Through a series of Executive Orders, President Obama has encouraged federal regulatory agencies to review existing regulations “that may be outmoded, ineffective, insufficient, or excessively burdensome, and to modify, streamline, expand, or repeal them in accordance with what has been learned.” Evaluating whether the intended outcomes of regulations are met ex post can be challenging, so multiple government guidelines instruct agencies to incorporate retrospective review plans into their proposals during the rulemaking process. To support this effort, the George Washington University Regulatory Studies Center examined significant regulations proposed in 2014 to assess whether they included plans for retrospective review, and provided recommendations for how best to do so. This paper finds that, despite these guidelines, agencies are not planning prospectively for ex post analysis of their rules and provides agencies with three recommendations to facilitate transparency, public accountability, and measurement of their rules’ success.
Recollection Bias and Its Underpinnings: Lessons from Terrorism-Risk Assessments
W. Kip Viscusi (Vanderbilt University) and Richard J. Zeckhauser (Harvard University)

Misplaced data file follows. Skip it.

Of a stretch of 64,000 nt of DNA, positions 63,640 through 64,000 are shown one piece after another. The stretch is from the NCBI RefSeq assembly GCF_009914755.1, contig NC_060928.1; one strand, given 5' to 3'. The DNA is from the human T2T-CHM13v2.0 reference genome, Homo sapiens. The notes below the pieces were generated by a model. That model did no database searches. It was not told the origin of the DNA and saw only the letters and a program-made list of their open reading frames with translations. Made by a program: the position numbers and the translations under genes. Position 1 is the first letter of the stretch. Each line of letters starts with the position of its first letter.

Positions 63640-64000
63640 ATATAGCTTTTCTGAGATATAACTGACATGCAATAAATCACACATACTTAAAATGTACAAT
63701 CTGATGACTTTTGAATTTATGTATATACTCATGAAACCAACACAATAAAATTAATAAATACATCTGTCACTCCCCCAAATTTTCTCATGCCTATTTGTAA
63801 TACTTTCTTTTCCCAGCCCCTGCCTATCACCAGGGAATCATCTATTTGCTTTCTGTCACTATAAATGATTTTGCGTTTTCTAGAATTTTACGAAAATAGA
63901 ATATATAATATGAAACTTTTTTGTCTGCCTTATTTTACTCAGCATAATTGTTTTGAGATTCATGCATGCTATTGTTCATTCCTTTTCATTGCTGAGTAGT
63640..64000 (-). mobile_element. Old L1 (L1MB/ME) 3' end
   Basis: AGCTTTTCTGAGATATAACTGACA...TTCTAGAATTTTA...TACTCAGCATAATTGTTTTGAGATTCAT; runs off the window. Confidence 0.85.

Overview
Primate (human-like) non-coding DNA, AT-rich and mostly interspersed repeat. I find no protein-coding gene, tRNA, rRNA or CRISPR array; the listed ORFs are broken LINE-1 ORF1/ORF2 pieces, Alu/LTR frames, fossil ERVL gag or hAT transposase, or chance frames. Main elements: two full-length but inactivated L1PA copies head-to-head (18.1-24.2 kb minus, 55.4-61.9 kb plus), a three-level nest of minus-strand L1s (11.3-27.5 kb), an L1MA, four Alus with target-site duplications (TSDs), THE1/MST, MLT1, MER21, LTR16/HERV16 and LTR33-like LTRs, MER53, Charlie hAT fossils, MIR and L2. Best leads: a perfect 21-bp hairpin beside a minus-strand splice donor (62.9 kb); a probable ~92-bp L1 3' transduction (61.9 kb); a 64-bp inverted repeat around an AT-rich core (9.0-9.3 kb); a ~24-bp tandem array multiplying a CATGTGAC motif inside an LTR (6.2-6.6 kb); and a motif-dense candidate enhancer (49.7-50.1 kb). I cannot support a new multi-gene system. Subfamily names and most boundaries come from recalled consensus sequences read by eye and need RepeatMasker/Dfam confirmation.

Recollection bias is a phenomenon whereby people, after observing a highly unexpected event, hold current risk beliefs about a similar event that are no higher than their recollection of their prior beliefs. This article explores the phenomenon of recollection bias with respect to individuals’ perceptions of the risks of terrorism attacks. Over 60% of respondents in a national U.S. sample of over 900 adults believe that the risks of a future terrorist attack by either an airplane or in a public setting are no higher than they believed respectively before the 9/11 attack and the Boston Marathon bombing. Only one-fifth of respondents are free of any type of recollection bias. Recollection bias with respect to both events is negatively correlated with absolute levels of risk belief. Recollection bias — basically the belief that perceived risks have not increased — also dampens support for a variety of anti-terrorism measures, controlling for the level of risk beliefs and demographic factors.